Fig. 4.
Fig. 4.

Comparison of simulated and observed streamflow during the melt season for (a) a very wet, warm snow season (WY 1996) and (b) a dry, cool snow season (WY 1999). See Reba et al. (2011b) for details on conditions during WYs 1996 and 1999.

Citation: Journal of Hydrometeorology 17, 8; 10.1175/JHM-D-15-0152.1

B. DPT magnitude

The DPTs were compared for the days when both observed and simulated data showed a melt-affected signal. Since both observed and modeled daily hydrographs may often consist of almost flat and slightly noisy high-flow periods lasting few hours (<4 h) with very small hour-to-hour variations, comparison of modeled and observed absolute DPTs can sometimes be muddled by noise (Fig. 5). Hence, comparisons were also performed against “modeled Q1% peak hour,” which is defined as the closest hour to the observed DPTs in which the modeled streamflow is within the top 1% of the modeled daily streamflow range. An identical observed DPT and modeled Q1% peak hour indicates that the top 1% of modeled daily streamflow occurred within the same hour as the observed daily peak. In contrast, a larger difference between modeled DPT and modeled Q1% DPT indicates a longer period of relatively flat (and possibly noisy) hydrograph near the peak.

Fig. 5.
Fig. 5.

Schematic of observed and modeled daily streamflow hydrographs with (a) identical observed and modeled daily peak hour (here observed peak hour = modeled absolute peak hour = modeled Q1% peak hour) and (b) different observed and modeled peak hour with very small variations near the top 1% peak discharge (here observed peak hour = modeled absolute peak hour − 1 = modeled Q1% peak hour).

Citation: Journal of Hydrometeorology 17, 8; 10.1175/JHM-D-15-0152.1

DPTs in all the figures presented here are with respect to the local noon, that is, 9 indicates 9 h after noon, which is 2100 local time (LT). DPT simulation results for the 24 WYs are shown in Fig. 6. WY 1992 is not shown here since the model could not capture the diurnal signal exhibited on any of the 5 days with an observed diurnal signal during this extremely dry year. The r2 value between modeled and observed DPTs for the 519 days with diurnal signal in both simulated and observed streamflows was 0.58, while r2 between Q1% DPTs and observed DPTs was 0.74. However, 130 of these days had multimodal peaks because of rain or snow events that interfered with the diurnal variation in energy forcing to the snowpack. For days with unimodal peak, r2 between modeled and observed DPTs was 0.61 and between Q1% DPTs and observed DPTs was 0.80.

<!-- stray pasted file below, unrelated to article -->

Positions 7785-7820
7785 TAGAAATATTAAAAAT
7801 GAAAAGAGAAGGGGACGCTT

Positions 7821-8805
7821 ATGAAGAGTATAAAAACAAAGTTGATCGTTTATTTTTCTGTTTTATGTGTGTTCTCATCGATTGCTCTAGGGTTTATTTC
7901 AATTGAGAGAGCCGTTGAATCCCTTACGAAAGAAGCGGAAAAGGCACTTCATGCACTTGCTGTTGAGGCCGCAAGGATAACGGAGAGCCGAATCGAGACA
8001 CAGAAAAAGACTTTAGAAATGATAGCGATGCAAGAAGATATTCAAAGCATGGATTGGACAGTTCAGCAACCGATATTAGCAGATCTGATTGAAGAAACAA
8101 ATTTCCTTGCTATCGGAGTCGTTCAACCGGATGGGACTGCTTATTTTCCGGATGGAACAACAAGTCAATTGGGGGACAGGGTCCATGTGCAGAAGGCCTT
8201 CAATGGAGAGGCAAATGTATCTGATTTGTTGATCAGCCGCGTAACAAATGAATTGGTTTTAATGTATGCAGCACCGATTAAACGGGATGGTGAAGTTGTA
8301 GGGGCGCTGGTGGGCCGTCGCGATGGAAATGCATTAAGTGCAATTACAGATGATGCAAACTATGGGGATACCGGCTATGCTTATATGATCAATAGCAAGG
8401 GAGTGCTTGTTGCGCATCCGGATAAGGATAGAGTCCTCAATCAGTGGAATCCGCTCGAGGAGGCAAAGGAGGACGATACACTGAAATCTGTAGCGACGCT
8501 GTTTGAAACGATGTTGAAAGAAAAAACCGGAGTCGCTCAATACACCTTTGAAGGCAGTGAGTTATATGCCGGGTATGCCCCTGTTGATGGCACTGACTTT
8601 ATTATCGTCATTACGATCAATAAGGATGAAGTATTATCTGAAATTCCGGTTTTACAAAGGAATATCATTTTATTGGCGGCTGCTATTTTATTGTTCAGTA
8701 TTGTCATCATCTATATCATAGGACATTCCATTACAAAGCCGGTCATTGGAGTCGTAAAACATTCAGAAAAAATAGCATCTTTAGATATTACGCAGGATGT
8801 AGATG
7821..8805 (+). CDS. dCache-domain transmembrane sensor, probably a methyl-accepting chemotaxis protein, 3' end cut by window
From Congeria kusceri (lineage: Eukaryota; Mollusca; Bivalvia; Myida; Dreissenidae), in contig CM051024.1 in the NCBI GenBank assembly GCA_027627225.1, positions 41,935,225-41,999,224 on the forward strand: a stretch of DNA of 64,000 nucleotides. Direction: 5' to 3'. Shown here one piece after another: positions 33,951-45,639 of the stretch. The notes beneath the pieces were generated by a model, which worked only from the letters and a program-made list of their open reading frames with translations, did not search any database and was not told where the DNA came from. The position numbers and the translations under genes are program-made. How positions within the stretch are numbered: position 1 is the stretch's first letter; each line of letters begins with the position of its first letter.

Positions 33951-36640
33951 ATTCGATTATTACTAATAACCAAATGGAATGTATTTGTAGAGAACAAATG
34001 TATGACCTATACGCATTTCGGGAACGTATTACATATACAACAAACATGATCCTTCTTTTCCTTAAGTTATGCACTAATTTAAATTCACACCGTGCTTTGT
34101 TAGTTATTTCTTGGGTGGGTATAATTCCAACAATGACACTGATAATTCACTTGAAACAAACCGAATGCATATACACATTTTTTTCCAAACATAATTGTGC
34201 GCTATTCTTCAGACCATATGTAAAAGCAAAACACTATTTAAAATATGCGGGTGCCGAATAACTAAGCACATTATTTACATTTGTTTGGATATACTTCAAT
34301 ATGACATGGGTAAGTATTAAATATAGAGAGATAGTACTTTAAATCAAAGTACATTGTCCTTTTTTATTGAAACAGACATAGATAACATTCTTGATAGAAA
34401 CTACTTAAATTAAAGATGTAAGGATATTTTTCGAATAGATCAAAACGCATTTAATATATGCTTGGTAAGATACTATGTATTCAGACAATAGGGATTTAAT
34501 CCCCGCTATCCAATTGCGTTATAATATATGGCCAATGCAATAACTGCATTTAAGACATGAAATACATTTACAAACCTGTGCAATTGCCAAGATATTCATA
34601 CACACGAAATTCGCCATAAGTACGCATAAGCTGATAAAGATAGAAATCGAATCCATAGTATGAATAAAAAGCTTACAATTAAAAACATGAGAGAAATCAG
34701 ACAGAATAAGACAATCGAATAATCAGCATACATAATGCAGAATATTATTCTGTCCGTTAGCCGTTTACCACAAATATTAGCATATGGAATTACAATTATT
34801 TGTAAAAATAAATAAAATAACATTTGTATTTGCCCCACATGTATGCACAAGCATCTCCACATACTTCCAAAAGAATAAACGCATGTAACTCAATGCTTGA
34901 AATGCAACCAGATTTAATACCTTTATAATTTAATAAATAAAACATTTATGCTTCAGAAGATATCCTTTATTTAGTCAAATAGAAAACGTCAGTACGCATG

Fig. 6.
Fig. 6.

Observed and modeled daily peak time for 24 WYs ranging from WYs 1984 to 2008 (WY 1992 was excluded). The x axis represents WY day, and the y axis indicates the daily peak time hour with respect to local noon. Note that negative value means time before noon, for example, −4 means 0800 LT.

Citation: Journal of Hydrometeorology 17, 8; 10.1175/JHM-D-15-0152.1

Figure 6 shows that both modeled and Q1% DPTs appear to follow the seasonal variations exhibited by the observed data. The mean and variance of observed, modeled, and Q1% DPTs were (5.8, 7.4), (5.6, 9.3), and (6.0, 7.7) h, respectively. Further analyses indicated that, of the number of days considered in Fig. 6, years with more than 80% of days with |(observed DPT − modeled absolute DPT)| and |(observed DPT − modeled Q1% DPT)| being smaller than or equal to 1 h are 6 and 14 years, respectively. For the 24 years under consideration, more than 59% of days had a difference between observed and modeled DPTs of less than 1 h, and more than 78% of days had this difference in the range less than 2 h. The corresponding numbers for the difference between Q1% modeled and observed DPTs were 76% and 88%, respectively.

Presented results indicate that the simulated hour of peak discharge, especially the hour of the Q1% peak, closely matched the hour of observed daily streamflow peak during the snowmelt season, especially in wetter years. However, ISNOBAL–PIHM was not as successful in capturing diurnal variations in streamflow, especially early in the melt season during drier years.

3. Experiment design and details

a. Daily peak time and melt season duration